The cases of Clark McMillan and Lawrence McKinney — two men who spent decades in prison for crimes they did not commit — have exposed a major blind spot in the Tennessee criminal justice system that lawmakers need to correct.
Released prisoners like them as well as nonviolent offenders are not on the whole receiving the necessary tools or support to rebuild their lives after their incarceration, making their ability to become productive citizens again impossible.
The consequences are vast, from broken lives to repeat crimes to bigger bills for taxpayers to pay.
McMillan is right when he says the money he is receiving from the state of Tennessee after his exoneration was not enough.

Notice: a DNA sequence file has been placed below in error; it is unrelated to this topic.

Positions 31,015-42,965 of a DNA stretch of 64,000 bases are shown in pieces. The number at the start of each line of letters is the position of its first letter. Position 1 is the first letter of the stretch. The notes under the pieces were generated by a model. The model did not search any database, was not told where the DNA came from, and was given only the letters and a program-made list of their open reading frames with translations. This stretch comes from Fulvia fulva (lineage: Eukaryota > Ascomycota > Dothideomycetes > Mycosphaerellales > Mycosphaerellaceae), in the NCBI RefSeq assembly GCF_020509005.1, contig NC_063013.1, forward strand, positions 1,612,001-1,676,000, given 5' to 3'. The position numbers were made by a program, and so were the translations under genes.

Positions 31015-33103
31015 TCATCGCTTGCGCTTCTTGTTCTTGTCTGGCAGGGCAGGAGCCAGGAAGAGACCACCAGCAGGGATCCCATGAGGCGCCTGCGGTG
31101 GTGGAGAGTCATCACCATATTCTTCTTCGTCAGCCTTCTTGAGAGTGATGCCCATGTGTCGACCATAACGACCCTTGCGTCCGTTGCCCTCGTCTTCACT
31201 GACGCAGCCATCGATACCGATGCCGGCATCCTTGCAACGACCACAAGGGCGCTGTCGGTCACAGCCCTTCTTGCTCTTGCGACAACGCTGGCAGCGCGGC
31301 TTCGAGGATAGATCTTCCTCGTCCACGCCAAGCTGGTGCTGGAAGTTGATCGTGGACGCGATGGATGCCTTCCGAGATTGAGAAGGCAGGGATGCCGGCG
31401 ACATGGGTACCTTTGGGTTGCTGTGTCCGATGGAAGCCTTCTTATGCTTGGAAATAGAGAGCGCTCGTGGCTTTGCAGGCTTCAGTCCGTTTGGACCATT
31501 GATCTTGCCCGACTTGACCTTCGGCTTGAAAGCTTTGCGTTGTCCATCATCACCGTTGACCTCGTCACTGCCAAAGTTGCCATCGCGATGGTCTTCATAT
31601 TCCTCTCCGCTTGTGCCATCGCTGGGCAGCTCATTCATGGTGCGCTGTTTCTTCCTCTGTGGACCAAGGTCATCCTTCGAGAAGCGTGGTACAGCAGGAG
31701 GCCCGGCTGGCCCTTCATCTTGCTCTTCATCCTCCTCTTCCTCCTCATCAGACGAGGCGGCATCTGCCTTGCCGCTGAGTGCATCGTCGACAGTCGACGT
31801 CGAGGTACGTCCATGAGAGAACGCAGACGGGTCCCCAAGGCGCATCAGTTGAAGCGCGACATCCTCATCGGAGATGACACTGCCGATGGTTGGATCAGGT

The Memphis man spent two decades in prison for a rape and robbery he did not commit, only to be freed in 2002 when DNA evidence cleared him.
The Tennessee General Assembly approved $832,950 for him, which is coming in annually and gradually. However, he is dealing with health issues and cannot get a job.
McKinney of Mt. Juliet received a long overdue hearing from the Tennessee Board of Parole on Tuesday.
However, board members denied him formal exoneration even though he had been exculpated by DNA evidence and freed in 2009 after 31 years in prison for a rape conviction and his record was expunged after his release.
While the board did not approve his exoneration, Gov. Bill Haslam should grant it so he can earn up to (continue reading at the Tennessean)